Health and Disease

Stoneman’s Syndrome

A particular type of syndrome where damaged soft tissues regrow as bone. Thus sufferers are imprisoned by their skeleton.

A particular type of syndrome where damaged soft tissues regrow as bone. Thus sufferers are imprisoned by their skeleton.


One of the rarest genetic diseases and a connective tissue disorder with autosomal dominant inheritance. It is characterized by abnormal ectopic calcification of tendons, ligaments, skeletal muscles, excluding the smooth muscle—the deformity results in restricted joint movements at the corresponding sites and respiratory failure and pulmonary infections.The most common cause of Stoneman syndrome is a mutation of the gene ACVR1. It leads to defects in the body’s repair mechanism. It is an autosomal dominant disorder. Thus, a child of an affected heterozygous parent and an unaffected one has a 50% probability of being affected. Two affected individuals can produce unaffected children. Two unaffected individuals can produce an affected offspring due to the mutation of the gene. The protein that causes ossification is deactivated in standard cases after a fetus’s bone formation, but in Stoneman’s syndrome, the reverse happens. This process leads to the formation of lymphocytes containing Bone Morphogenetic Protein4(BMP4), which contributes to the development of the skeleton in the normal embryo. The ACVR1 gene encodes the bone morphogenic protein (BMP) receptor mutated in this syndrome. This genetic result concludes in an overgrowth of bone and cartilage and the fusion of the joints.

DNA sequencing electropherograms of a typical FOP patient being compared to the other two patients. The unsure base “N” indicates site heterozygous for the mutation and wild-type gene.

New bone formation takes place, replacing the degenerated tissues. This further leads to the formation of a secondary skeleton, causing restricted mobility of the person’s limbs. The only difference between this bone and the original one is the wrong location.

Clinical Presentation

Usually congenital, children are born with malformations of the big toes, a missing joint, or any kind of lump in the minor joints. The first flare-up which usually leads to this deformity occurs in the age group of below 10years. The growth starts mainly in the upper portion progressing downwards. The ossification of fibrous tissues takes place, which may be sudden or due to traumatic onset. It begins specifically in the dorsal, axial, cranial, and proximal regions of the body. Later the disease progresses in the ventral, appendicular, caudal and distal regions. This bone growth occurring during the flare-up phase results in reduced mobility of affected joints. It also results in knee or hip mobilization causing the patient’s inability to walk. This condition also includes the formation of additional bones. In children, it’s often noticed in the neck, later the shoulders, arms, chest, and concluding at the feet. If this extra bone formation occurs at the ribcage, it will result in restricted respiratory movements due to limited lung expansion and ribcage.

As this disorder has characteristic findings, it can be easily diagnosed with plain radiographs. It presents with signs of the shortened great toe with a malformed distal first metatarsal and a missing or abnormal first phalanx with or without interphalangeal joint.It is clinically measured by elevated alkaline phosphatase levels and bone-specific alkaline phosphatase.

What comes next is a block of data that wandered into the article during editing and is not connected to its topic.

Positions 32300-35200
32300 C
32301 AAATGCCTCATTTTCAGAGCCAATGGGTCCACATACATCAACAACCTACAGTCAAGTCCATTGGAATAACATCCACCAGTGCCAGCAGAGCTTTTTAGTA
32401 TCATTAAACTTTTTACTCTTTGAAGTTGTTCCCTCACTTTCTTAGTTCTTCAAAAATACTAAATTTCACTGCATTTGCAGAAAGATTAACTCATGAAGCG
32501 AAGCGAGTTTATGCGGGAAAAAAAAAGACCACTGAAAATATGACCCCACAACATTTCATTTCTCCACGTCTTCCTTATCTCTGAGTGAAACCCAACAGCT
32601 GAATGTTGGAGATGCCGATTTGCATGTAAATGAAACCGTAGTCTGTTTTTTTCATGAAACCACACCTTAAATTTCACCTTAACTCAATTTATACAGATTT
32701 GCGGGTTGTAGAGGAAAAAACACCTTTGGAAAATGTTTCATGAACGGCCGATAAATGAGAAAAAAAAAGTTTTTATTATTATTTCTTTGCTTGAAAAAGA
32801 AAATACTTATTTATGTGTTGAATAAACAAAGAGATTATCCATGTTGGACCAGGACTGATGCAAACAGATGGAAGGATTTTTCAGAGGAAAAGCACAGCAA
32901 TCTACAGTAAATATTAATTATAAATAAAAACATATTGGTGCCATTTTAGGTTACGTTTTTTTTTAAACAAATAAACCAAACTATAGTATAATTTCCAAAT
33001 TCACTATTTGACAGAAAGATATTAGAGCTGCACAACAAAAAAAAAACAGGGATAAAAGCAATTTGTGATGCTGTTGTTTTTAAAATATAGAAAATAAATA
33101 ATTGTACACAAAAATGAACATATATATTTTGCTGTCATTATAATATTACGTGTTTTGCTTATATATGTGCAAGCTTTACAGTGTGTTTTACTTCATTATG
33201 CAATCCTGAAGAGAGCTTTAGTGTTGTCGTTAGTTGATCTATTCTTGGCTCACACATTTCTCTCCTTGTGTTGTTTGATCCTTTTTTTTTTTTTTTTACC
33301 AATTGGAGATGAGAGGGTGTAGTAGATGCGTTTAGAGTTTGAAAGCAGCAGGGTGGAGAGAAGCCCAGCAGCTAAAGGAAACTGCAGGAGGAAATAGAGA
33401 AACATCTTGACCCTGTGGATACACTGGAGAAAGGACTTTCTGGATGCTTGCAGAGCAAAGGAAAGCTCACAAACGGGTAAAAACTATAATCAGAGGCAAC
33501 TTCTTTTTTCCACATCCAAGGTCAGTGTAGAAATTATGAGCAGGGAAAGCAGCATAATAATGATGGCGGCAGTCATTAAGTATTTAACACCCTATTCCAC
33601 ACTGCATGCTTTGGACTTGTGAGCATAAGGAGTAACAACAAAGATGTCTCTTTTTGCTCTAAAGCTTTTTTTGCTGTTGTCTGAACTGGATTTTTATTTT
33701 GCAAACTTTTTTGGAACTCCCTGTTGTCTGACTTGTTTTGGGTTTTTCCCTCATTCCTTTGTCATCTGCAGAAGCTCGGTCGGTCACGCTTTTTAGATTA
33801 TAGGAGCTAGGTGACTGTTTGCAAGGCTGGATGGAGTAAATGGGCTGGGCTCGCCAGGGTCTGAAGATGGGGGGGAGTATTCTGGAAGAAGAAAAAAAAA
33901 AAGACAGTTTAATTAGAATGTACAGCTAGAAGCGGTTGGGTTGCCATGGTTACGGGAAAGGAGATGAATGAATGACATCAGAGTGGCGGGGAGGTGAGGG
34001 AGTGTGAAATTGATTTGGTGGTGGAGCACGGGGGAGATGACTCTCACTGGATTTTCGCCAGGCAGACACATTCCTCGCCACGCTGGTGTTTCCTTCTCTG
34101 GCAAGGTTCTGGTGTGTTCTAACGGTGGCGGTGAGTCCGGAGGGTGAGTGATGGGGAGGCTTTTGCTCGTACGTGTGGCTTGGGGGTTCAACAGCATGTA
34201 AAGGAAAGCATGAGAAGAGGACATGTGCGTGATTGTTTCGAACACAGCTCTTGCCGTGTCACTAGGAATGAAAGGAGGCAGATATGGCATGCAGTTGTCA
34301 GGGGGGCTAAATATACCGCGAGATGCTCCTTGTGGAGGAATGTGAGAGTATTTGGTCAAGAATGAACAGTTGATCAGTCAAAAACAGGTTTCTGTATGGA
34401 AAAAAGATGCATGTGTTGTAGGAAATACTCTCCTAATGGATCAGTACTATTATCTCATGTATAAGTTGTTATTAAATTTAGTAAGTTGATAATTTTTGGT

AP and lateral radiographs of the neck reveal heterotopic ossification (blue arrow) in the posterior aspect of soft tissues of the neck. The cervical vertebral bodies and the posterior elements are normal in this case. The patient had restriction of neck movements.

Posteroanterior chest radiograph reveals heterotopic ossification (blue arrows) in soft tissues of chest wall and abdomen.


Being one of the rarest diseases, there’s no specific cure to date. Some research includes steroids as the treatment but has not yet been confirmed. If the bone is surgically extracted may result in explosive growth of new bones. Anesthesia in surgery may encounter difficulties with changes in the heart’s electrical conduction system, pulmonary diseases, or intubation. Activities including any soft tissue injury or soft tissues should be avoided, leading to this deformity formation.


Fibrodysplasia ossificans progressiva or Stoneman’s syndrome is a rare and disabling disorder; if misdiagnosed, it can lead to unnecessary surgical intervention and high-risk results of early disability. Thus early treatment and measures are needed to prevent further complications. Awareness of this rare disease should be done to reduce the risks of this rare condition.

Pratiksha Baliga, Youth Medical Journal 2022


[1]Shah, Z. A., Rausch, S., Arif, U., & El Yafawi, B. (2019, December 1). Fibrodysplasia Ossificans Progressiva (Stone Man Syndrome): A case report. Journal of Medical Case Reports. Retrieved October 30, 2021, from

[2]Dhivakar​1, M., Prakash1, A., Garg1, A., Agarwal1, A., I, A.-S., S, R., A, A. H., GK, D., NM, H., M, O. C., DL, G., EM, S., FS, K., J, H., A, S., A, B., M, L. M., RJ, P., RE, G., … K, T. (2020, June 29). Fibrodysplasia Ossificans Progressiva (stoneman syndrome) – a rare skeletal dysplasia. Indian Journal of Musculoskeletal Radiology (IJMSR). Retrieved October 30, 2021, from

[3]Kekatos, M. (2019, March 20). Hope for people with disease that turns tissue to bone as three drugs enter clinical trial. Daily Mail Online. Retrieved November 12, 2021, from

[4]Grahm Russell, R. (2009). Novel mutations in ACVR1 result in atypical … – researchgate. Research Gate. Retrieved November 12, 2021, from


By Pratiksha Baliga

Pratiksha Baliga is a medical student residing in Mumbai,India. She's interested in the fields of Neurology, Radiology, Medicine. She aspires to be a Neurologist.

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